Everyday Poetry: Audiovisual Poetry

Book Links March 2009 (vol. 18, no. 4)

by Sylvia Vardell

If you’re looking for fresh ways to approach poetry with young people, you might consider multimedia methods for experiencing the visual and aural qualities of poetry. Using popular Internet sites, CDs, and a variety of software, kids can explore the imagery, emotion, and language of poetry in ways that are creative, playful, and multisensory.

Video

Look to the Internet for examples of poetry in various visual formats. On TeacherTube, you can find school-­friendly videos of young people reading poetry aloud, including their own original poetry, as well as teachers presenting a variety of poetry lessons. For example, I found several Jack Prelutsky poems, including “Today Is Very Boring,” animated and read by kids; “Be Glad Your Nose Is on Your Face,” presented as a “digital story”; and “It’s Halloween,” billed as a “photostory” set to music. There are class projects on Shel Silverstein’s life and poetry, and a “Poem PowerPoint” of Naomi Shihab Nye’s poetry, just to name a few. In some cases, kids create unique avatars or alternative personas to share their responses to poetry, complete with rap soundtracks.

Nearly everyone enjoys searching YouTube for fun, but it can also be a great site for poetry resources. One new trend is the video booktalk or book trailer. Current examples by poets include Chess Rumble by G. Neri, The Death of Jayson Porter by Jaime Adoff, and Girl Coming in for a Landing by April Halprin Wayland. Some are created by the poet, some by the publisher, and some by fans—a project possibility for kids, teachers, and librarians.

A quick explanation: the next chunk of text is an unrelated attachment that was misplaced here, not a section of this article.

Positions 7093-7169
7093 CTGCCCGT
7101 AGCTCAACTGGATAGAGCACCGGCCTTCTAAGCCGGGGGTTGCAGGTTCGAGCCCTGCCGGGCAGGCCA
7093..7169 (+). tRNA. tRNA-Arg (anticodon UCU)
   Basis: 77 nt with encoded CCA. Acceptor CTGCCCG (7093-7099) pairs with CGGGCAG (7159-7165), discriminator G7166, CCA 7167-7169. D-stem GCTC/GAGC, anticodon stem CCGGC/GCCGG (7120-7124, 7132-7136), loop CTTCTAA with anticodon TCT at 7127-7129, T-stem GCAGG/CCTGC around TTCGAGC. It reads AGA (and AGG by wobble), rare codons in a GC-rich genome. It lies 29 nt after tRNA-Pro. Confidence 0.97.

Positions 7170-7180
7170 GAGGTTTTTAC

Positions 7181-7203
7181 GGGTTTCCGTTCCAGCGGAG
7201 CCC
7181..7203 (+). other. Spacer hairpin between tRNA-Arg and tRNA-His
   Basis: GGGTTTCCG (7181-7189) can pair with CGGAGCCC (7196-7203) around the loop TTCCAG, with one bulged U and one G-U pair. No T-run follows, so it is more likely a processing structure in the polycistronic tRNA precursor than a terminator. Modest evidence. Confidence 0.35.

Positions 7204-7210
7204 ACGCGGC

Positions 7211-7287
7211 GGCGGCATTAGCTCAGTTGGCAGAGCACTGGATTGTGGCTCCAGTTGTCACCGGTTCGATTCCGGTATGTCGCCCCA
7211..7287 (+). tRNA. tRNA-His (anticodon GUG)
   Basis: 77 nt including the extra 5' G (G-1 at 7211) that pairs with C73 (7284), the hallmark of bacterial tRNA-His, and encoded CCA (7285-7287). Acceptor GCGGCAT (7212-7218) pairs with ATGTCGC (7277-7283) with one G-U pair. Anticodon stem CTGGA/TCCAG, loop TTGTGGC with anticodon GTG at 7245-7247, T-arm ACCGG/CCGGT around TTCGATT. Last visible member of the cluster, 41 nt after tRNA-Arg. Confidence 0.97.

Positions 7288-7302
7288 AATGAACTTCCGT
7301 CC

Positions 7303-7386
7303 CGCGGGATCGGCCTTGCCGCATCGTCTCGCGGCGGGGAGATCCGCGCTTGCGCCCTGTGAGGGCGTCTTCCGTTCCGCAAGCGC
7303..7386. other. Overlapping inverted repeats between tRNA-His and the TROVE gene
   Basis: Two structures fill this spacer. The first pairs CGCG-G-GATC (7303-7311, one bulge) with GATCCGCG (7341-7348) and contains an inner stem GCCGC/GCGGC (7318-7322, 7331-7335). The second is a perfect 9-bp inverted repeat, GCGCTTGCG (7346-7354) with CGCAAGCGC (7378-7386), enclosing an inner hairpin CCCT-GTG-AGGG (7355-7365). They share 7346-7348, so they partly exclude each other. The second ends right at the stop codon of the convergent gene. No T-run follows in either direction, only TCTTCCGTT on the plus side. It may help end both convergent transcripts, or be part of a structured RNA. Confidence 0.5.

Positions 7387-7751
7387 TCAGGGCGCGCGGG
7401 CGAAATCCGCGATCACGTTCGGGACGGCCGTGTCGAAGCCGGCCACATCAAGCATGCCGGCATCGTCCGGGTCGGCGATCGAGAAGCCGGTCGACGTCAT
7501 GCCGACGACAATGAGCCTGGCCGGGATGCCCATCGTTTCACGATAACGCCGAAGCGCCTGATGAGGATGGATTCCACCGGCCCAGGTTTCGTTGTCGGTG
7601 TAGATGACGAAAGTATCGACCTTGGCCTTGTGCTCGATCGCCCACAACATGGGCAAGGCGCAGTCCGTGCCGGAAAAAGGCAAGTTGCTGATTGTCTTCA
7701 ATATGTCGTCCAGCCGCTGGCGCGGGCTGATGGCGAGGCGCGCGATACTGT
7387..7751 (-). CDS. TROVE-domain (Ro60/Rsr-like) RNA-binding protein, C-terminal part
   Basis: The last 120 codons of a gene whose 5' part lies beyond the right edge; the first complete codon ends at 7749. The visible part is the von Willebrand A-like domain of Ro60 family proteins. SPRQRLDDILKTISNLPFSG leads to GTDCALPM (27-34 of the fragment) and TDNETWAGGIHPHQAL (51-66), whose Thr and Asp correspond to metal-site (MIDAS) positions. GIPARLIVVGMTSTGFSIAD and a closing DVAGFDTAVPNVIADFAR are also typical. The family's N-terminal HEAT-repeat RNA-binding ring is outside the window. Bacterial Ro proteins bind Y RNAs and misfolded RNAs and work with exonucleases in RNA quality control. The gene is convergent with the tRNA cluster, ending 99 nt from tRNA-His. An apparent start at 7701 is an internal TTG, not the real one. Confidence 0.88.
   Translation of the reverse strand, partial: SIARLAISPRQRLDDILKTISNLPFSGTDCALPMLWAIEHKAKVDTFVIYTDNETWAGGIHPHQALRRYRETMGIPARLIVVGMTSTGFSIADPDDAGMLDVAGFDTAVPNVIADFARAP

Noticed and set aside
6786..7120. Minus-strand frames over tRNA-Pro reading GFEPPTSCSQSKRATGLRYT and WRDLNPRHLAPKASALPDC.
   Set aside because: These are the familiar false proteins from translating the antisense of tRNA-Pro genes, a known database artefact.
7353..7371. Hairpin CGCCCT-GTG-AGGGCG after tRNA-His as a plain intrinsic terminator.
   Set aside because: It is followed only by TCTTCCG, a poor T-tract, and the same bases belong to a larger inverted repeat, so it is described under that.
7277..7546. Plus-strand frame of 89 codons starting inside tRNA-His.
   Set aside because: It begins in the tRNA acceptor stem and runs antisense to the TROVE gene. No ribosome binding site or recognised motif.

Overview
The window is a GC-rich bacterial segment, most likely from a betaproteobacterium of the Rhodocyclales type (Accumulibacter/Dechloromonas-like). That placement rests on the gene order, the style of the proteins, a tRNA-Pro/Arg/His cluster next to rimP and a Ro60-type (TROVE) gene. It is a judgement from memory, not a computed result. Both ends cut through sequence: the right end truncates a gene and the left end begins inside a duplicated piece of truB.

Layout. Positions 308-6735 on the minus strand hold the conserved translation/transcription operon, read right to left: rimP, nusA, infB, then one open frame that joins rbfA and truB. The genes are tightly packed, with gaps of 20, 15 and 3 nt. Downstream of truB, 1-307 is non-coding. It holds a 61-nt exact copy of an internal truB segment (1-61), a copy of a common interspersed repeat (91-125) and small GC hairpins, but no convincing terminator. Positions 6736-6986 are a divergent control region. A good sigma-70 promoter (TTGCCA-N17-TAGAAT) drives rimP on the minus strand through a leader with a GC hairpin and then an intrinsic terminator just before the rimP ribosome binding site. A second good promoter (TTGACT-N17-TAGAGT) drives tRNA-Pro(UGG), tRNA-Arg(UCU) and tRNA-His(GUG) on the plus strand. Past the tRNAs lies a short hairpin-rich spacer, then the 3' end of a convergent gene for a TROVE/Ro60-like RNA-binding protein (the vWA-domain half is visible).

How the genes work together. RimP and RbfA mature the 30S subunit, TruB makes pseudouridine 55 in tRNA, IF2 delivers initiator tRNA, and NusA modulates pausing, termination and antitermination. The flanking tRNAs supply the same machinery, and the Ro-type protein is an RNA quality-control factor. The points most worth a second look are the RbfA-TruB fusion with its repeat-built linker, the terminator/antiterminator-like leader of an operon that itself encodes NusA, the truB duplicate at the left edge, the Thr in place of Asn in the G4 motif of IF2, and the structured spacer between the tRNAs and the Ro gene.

On YouTube you can also find live-action and animated, amateur adult- and student-created video interpretations of poems. Some video poems use the audio track of the poet’s reading, while others use the voices of children performing the poem. A whole series of “Billy Collins Animated Poetry” offers creative interpretations of his poetry and video responses from fans.

Would you like to introduce kids to the poets themselves? On YouTube you’ll find speeches and readings by and interviews with Billy Collins, Pat Mora, Nikki Grimes, Naomi Shihab Nye, and an American Idol–style introduction of J. Patrick Lewis.

Some poets even feature video clips on their personal Web sites. Michael Rosen's Web site, for example, has 49 videos of the poet reciting poems from an out-of-print book.

Audio

There are several places to find audio adaptations of poetry for young people. Many are available as CDs accompanying print books, such as Blues Journey or the Odyssey Award–winning Jazz, both by Walter Dean Myers; Javaka Steptoe’s anthology In Daddy’s Arms I Am Tall; Paul Fleischman’s Joyful Noise: Poems for Two Voices; the Poetry (and Hip Hop) Speaks to Children anthologies; all three of Shel Silverstein’s big collections, narrated in his own gravelly voice; and many of Jack Prelutsky’s books, read, sung, and yodeled by the poet himself.

Many poetry-related Web sites include audio files among their links, such as the Academy of American Poets, PoetryMagazine.com, Poets and Writers, LibriVox.org (for amateur recordings of books in the public domain), and the Favorite Poem Project, which features average citizens reading aloud their favorite poems. Children can record their own friends and family reading their favorite poems
on audio.

More children’s poets are making audio recordings of themselves reading their own poetry available on their personal Web sites. For example, Kristine O’Connell George reads more than a dozen of her poems on her “Poetry Aloud” Web page. Other poets with audio links on their Web sites include Janet S. Wong, Nikki Grimes, and Joyce Sidman.

If audio announcements are made at your school or library, include the oral reading of a poem (by a child volunteer) on a daily or weekly basis. Then record and podcast it on the school Web site, with permission. As children experiment with technological tools of all kinds, they can be very savvy about finding ways to express themselves through poetry. 

Sylvia M. Vardell is a professor of children’s and young-adult literature at Texas Woman’s University.